For landscaping, marble is processed into pavers and slabs that are extremely durable, and dimensionally perfect. They take on a smooth appearance, but are actually very slip-resistant. Marble naturally occurs in a wide range of vivid colors, including rich creams, deep blues, whites, grays, browns and reds. Each quarry has its own signature color palette. But even within a single quarry, unique variegation within the stones themselves ensure that no two marble patios will ever look exactly alike. If you’re looking for a patio of distinction that nobody else will have, marble can deliver. And because the stone is so durable, it is very low maintenance.

Marble pavers are available in square and rectangular shapes, ranging from small to massive. But perhaps the most visually stimulating marble paver configuration is the French pattern: a twelve-piece pattern composed of squares and rectangles of four different sizes. The visual result is a harmonious explosion of complimentary colors, with lines that intersect and weave through each other. The eye can get lost in its beauty for hours.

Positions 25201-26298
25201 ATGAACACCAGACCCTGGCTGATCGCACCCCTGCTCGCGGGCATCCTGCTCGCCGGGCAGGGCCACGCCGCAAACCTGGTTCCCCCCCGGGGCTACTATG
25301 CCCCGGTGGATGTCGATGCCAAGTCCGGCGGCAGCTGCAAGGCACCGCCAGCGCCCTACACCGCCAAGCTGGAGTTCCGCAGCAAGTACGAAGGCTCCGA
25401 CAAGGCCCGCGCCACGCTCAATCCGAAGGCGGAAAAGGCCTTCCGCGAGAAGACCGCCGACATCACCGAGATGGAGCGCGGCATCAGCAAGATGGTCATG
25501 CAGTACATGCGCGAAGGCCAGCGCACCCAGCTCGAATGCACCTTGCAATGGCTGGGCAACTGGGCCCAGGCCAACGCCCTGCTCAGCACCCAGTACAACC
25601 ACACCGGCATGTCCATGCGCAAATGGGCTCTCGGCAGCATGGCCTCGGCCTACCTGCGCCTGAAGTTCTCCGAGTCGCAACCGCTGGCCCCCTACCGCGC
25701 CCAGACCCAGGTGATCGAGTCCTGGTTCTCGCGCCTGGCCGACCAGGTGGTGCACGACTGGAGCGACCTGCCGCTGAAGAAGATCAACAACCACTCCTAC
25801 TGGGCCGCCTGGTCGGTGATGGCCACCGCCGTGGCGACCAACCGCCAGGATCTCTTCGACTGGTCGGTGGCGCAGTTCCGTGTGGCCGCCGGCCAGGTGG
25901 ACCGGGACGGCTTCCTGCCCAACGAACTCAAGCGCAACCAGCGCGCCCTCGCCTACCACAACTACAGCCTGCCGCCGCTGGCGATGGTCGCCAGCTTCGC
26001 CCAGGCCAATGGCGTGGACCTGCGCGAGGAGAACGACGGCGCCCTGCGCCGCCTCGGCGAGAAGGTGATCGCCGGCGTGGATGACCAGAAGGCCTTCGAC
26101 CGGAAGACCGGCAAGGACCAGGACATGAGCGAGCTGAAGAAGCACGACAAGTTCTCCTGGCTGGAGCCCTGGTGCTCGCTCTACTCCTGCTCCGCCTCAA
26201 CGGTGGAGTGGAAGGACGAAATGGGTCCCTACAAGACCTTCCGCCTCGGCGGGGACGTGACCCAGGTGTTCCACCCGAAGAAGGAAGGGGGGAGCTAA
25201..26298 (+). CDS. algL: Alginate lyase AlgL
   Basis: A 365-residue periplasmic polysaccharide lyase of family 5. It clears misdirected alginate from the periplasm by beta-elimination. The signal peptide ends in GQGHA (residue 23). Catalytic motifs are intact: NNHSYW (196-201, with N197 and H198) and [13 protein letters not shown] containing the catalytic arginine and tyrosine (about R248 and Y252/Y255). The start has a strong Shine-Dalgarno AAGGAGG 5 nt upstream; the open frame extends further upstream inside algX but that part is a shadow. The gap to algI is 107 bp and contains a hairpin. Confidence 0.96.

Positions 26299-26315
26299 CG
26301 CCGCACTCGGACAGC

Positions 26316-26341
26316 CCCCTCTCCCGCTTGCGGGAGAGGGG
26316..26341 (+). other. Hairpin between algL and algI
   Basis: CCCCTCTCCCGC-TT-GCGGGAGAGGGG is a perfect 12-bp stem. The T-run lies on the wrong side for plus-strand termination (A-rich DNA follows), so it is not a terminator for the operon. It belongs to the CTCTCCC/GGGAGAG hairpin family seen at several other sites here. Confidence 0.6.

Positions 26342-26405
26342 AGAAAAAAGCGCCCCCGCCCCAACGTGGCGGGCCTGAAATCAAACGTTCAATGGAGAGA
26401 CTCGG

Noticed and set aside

Travertine pavers are similar to marble, and have many of the same properties. Travertine is a dense limestone that hasn’t gone through the metamorphic process to become marble. By comparison, travertine is slightly more porous, contributing to its unique look. And in general, the range of colors and variegation within types of travertine can be much wider than marble. It is available in the same range of shape, sizes and patterns.